MONTHS of events to commemorate the centenary of the death of Suffragette Emily Wilding Davison are set to get under way.
The Northumbrian campaigner had been arrested and imprisoned for her part in Women’s Social and Political Union demonstrations to support votes for women.
But it was when the Longhorsley resident stepped on to the track at the 1913 Epsom Derby and was struck by the King’s horse that she became known around the world.
Emily never recovered from the injuries she sustained and she died four days later in hospital.
On June 15 she was brought back to Morpeth and thousands lined the streets to watch the funeral procession to St Mary’s Church, where the Suffragette was laid to rest.
Now the town is set to embark on months of events to pay tribute to her memory.
And it will all begin next week on International Women’s Day.
It has become something of a tradition for St Mary’s Church to hold a memorial service on Friday, March 8, which not only recognises Emily Davison’s contribution, but also celebrates women’s achievements generally.
The service this year, which starts at noon, will take on extra significance.
Werca’s Folk women’s choir, led by Sandra Kerr, will be dressed in Suffragette costume as they perform a song specially written for the occasion.
Penni Blythe Jones, who is a member of the Emily Wilding Davison Working Group, will address the congregation.
And after the service Northumberland County Council Chairman Jim Smith will lead the congregation to Emily’s grave to lay flowers on behalf of the people of Northumberland, while Werca’s Folk will sing the Suffragette anthem, March of the Women.
The service will be attended by members of Emily’s family, including her great, great, great niece Laura Caisley.
Coun Smith said: “The annual service is an opportunity to celebrate the achievements of women from all walks of life and to pay tribute to all those who have worked tirelessly for the freedom and equality that we in the western world are lucky enough to enjoy today.
“The service this year will be especially poignant, marking as it does the death a century ago of Emily Wilding Davison.”
Events will continue through the day with a book signing by Janet MacLeod Trotter at Rutherford’s of Morpeth as she launches a new edition of her novel No Greater Love, which features Emily as a background character.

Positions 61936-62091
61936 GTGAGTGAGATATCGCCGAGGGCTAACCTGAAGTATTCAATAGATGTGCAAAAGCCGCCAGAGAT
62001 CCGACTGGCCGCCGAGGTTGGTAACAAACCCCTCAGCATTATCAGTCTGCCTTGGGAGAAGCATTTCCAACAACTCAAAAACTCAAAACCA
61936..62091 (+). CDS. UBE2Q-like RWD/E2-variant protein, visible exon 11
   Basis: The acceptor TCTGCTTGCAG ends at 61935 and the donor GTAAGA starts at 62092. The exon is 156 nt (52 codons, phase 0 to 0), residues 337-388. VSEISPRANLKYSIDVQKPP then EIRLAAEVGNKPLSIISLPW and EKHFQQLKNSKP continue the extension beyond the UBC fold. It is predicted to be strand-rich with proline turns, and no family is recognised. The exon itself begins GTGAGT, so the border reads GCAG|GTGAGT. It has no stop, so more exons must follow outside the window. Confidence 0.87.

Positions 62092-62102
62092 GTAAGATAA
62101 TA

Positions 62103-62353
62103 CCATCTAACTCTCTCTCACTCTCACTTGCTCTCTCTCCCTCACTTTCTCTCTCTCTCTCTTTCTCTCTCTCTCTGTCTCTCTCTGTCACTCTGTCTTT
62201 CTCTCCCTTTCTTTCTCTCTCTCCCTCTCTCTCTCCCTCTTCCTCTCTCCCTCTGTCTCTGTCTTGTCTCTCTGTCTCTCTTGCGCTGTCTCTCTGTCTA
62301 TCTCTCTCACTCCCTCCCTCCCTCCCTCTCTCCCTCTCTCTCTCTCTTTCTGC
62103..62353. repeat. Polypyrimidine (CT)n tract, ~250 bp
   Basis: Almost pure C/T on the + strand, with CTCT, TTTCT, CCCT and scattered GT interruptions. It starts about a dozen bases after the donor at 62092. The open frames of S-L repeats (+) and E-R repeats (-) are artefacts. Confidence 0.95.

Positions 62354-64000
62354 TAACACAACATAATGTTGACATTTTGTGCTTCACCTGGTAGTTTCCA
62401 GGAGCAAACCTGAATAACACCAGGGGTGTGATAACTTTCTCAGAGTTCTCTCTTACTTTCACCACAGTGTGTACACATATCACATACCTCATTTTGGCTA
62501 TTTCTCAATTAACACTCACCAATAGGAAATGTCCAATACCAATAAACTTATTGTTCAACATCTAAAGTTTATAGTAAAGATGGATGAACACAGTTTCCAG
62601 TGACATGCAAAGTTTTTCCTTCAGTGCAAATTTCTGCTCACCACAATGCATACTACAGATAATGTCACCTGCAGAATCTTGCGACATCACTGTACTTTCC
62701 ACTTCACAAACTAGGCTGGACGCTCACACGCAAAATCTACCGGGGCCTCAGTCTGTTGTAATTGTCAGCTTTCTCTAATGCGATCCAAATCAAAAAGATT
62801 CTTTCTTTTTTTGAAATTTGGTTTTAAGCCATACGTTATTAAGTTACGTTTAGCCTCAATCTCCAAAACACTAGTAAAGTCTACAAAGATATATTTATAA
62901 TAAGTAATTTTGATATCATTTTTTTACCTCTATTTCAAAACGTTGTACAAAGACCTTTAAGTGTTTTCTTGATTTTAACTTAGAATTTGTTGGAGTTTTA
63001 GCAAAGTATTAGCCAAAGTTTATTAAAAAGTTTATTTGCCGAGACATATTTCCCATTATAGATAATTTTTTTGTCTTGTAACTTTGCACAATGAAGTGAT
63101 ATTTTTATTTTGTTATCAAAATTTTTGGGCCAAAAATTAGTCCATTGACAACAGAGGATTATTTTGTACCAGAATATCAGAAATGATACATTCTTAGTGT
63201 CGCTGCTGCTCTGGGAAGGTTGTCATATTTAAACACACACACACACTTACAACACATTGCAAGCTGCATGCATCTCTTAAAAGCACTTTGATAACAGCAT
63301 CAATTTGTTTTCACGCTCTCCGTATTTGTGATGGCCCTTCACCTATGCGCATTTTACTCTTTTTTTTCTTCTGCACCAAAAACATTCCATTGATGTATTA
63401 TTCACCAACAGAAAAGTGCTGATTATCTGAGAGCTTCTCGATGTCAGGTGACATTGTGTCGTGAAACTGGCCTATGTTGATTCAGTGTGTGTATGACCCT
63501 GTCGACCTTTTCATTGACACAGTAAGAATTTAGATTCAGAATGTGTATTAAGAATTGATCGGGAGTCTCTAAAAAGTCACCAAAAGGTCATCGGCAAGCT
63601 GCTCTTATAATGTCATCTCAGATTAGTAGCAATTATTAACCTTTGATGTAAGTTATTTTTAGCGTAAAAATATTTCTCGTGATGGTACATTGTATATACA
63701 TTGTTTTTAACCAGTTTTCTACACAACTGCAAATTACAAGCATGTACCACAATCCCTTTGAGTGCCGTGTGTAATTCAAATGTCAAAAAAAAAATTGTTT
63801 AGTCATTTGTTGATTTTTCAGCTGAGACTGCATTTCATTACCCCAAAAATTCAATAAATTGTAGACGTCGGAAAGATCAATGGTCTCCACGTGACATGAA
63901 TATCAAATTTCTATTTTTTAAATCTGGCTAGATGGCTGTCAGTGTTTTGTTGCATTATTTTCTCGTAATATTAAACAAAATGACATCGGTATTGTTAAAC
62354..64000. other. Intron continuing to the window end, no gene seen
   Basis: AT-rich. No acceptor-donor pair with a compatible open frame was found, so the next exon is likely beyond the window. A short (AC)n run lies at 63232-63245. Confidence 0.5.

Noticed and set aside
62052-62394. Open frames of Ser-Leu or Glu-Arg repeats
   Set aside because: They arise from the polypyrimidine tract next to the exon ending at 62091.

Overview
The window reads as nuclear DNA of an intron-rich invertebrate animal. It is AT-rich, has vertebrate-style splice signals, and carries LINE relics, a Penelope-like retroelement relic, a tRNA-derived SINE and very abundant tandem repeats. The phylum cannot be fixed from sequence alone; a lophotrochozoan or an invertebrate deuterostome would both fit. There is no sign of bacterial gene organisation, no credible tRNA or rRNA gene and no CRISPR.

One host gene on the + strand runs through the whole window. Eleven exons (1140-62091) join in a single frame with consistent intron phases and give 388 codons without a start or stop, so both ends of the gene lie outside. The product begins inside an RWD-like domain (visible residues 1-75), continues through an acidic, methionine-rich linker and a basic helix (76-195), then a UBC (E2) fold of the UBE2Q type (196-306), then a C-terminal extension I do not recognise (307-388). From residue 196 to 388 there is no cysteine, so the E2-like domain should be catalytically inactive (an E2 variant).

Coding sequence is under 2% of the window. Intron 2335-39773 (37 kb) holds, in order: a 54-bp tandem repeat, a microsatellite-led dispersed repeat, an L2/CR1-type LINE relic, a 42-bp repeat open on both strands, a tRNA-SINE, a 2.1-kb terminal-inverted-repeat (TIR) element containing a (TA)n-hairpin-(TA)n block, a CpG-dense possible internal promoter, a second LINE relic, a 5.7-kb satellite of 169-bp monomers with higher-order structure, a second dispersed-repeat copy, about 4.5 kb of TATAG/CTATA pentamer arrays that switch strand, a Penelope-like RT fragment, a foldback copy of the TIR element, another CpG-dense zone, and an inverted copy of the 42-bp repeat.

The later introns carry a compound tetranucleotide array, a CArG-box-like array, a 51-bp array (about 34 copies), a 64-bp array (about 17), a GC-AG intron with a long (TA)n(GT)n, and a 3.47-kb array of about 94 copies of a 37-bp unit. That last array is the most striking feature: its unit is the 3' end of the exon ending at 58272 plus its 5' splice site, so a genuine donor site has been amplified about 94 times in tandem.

And in the evening the annual Northumbrian Concert, in aid of the Morpeth Gathering, will highlight the county’s women.
The Gathering itself in April will be themed around Emily and the Suffragettes, with numerous cultural activities taking place, and there will be national, as well as local, writing competitions about the campaigner.
Morpeth In Bloom will also carry on the theme through floral displays.
A new play by Kate Willoughby about Emily will premier in Morpeth from June 13 to June 16, before going on tour locally and nationally.
And a commemorative plaque will be unveiled at Epsom Racecourse.
Back in Morpeth there will be a commemoration procession from Morpeth Railway Station to St Mary’s Churchyard to follow Emily’s funeral route.
Ms Blythe-Jones, who has been one of the driving forces behind the programme, said: “The centenary of Emily’s death is an opportunity to mark not only the remarkable life of a true Northumberland lass, but of a Suffragette who made the ultimate sacrifice in standing up and fighting for the rights of women.
“Over the coming weeks our aim is to tell Emily’s story and to remind today’s generation and inspire the next about someone who dedicated her life to the cause she believed in and that was to make the world a better and more equal place in which women could live and work.”
Morpeth businesses have also welcomed the celebrations.
At a meeting of the Morpeth and District Chamber of Trade, Chairman John Beynon said: “We very much support these events as they will help to raise Morpeth’s profile at a national and international level and increase the number of tourists coming to the town centre, which will mean more footfall in our shops.”